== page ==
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By Diane Claire J. Jiao, Senior Reporter

Losses seen influencing central bank moves

Posted on March 25, 2013

THE CENTRAL BANK could turn to a fresh round of special deposit account (SDA) rate cuts or a reserve requirement increase to manage the peso’s strengthening, economists said.

“As we have said previously, the Bangko Sentral ng Pilipinas (BSP) will likely favor instruments and policies that limit its losses, including measures that reduce the running losses on its negative carry...,” Romeo L. Bernardo and Marie-Christine Tang said in a GlobalSource Partners report.

These options, they said in a market brief issued by the New York-based consultancy, include trimming SDA rates further or tweaking reserve requirements -- hiking the existing ratio or imposing new ones on trust products.

Given the burden of heavy losses, the BSP could have limited firepower in managing the movement of the peso via dollar purchases, the economists said. The central bank maintains a presence in the forex market to control demand for the local currency and ensure its smooth movement.

The peso’s appreciation has pushed the BSP to buy more dollars and incur losses. The losses have worsened since the purchases are kept as part of reserves and their value continues to go down due to the dollar’s weakness.

BSP losses had reached P86.31 billion as of November last year, inching closer to 2007’s all-time high of P86.94 billion. Foreign exchange fluctuations contributed P46.34 billion, while interest payments added P83.7 billion.

Cutting SDA rates would free up some money as the central bank would have to pay out less interest on the P1.8 trillion deposited in the facility, the GlobalSource economists said. Monetary authorities have lowered SDA rates by more than 100 basis points this year, taking these down to 2.5%. They have also hinted that future cuts “cannot be ruled out.”

“The risk with bringing the SDA rate even lower is the potential for asset bubbles in the already frothy stock and property markets,” the GlobalSource report notes.

The volume of SDA deposits even rose after a cut in January, the economists pointed out, indicating that lower rates will not necessarily push funds out easily especially with bond yields also dropping. Any money moving out, they said, will likely be shifted to high-yielding sectors like equities and real estate.

“Still, if the lower rates induce banks to lend too aggressively, the BSP may then switch to raising reserve requirements apart from tightening prudential limits further,” the economists said.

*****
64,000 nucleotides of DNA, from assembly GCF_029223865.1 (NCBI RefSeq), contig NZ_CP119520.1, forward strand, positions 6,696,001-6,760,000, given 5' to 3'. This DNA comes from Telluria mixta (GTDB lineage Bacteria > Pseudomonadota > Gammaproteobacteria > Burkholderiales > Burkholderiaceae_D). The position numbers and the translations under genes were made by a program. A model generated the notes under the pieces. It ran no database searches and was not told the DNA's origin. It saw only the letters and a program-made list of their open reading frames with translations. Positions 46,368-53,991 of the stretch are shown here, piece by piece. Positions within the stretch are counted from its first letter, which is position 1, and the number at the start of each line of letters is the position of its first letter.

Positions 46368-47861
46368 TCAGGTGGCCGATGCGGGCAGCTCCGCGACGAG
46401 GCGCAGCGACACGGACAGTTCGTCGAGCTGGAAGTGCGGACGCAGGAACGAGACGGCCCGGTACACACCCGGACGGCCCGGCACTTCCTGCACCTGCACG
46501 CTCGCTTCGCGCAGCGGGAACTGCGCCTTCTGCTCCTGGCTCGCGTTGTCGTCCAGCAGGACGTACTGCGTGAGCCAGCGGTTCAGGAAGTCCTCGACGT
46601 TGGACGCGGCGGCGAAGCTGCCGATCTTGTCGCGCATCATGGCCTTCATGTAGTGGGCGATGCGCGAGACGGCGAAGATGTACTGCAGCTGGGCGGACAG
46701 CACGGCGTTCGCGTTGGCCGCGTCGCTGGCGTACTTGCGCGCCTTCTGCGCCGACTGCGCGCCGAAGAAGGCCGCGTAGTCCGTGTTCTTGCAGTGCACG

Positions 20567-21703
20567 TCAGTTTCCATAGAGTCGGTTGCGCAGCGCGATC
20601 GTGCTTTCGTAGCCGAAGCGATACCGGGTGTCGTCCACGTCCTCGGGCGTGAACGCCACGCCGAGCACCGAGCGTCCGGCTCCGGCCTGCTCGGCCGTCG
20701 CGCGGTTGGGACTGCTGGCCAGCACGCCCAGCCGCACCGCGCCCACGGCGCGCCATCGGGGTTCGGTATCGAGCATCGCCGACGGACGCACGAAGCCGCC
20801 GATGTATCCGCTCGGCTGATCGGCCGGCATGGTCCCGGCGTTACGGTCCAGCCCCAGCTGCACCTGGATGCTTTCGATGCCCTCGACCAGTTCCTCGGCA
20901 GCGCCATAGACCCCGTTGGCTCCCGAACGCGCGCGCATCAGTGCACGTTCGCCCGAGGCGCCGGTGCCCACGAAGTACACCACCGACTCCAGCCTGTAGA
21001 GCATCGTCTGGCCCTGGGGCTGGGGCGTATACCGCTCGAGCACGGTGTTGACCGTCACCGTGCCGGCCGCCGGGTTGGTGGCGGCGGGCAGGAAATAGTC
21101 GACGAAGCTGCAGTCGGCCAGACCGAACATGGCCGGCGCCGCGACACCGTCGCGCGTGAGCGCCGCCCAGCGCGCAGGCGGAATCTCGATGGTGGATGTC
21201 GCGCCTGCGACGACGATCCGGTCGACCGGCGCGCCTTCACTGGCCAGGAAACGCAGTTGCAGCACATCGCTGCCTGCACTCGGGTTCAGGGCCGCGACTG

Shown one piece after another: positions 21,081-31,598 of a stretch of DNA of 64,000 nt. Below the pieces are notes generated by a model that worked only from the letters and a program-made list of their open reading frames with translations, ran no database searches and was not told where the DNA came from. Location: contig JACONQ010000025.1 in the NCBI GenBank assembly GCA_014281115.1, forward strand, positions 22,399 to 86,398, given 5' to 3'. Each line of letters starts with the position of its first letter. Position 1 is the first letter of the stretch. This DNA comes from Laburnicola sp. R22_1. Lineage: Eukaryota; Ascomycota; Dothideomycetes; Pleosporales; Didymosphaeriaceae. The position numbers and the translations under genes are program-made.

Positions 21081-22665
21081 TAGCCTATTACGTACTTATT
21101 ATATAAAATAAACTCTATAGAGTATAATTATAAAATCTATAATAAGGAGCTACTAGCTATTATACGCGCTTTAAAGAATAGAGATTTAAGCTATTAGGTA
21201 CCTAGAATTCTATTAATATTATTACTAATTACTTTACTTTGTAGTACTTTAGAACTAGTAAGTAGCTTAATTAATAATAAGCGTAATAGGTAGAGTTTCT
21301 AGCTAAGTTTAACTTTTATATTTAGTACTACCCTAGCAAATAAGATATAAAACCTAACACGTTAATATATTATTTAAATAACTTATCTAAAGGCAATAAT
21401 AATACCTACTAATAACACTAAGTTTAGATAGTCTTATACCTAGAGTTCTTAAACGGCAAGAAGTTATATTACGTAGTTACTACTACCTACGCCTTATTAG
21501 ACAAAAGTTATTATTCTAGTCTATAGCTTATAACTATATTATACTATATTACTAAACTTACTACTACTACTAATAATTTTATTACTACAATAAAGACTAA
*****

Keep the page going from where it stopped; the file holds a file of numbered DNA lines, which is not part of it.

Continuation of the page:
Banks are currently mandated to keep 18% of their deposits and deposit substitutes -- promissory notes, certificates of assignment, bankers acceptances and other papers -- with the BSP as reserves. The central bank does not pay interest and the money can be used to fund dollar purchases.

Monetary authorities have said that reserve requirements are “on the table” as one of the means to temper the peso’s rise. Among the proposals are an increase in the current ratio or the creation of a new one on trust products.

Should these still prove ineffective, GlobalSource said the BSP could end up reducing its dollar purchases and simply “tolerate a larger peso appreciation.”

“Already, it has passed some of the burden of keeping the exchange rate competitive, a public policy objective, to the national government with the latter prepared to exclusively tap the local market for its financing requirements this year,” it noted.

The government can do even more to help in easing the peso appreciation, the consultancy added. It can speed up infrastructure investment, which will raise demand for dollars, and encourage the state-run Government Service Insurance System and the Social Security System to invest abroad.

The BSP has insisted that while it evaluates tools such as SDA rates and reserve requirements, it is doing so only to control liquidity and manage inflation, not improve its bottom line. Savings from the SDA rate cuts -- estimated at P18 billion -- are only a “side effect.”

The GlobalSource economists, however, said the balance sheet may be a prime consideration.

“[The SDA rate cut] and signals of more cuts ahead suggest to us that indeed, its losses have entered the policy equation,” they said.

“But given the above, this is unlikely to have been driven by economic considerations but, due to its history, by political and reputational risks of being perceived as having weak finances.”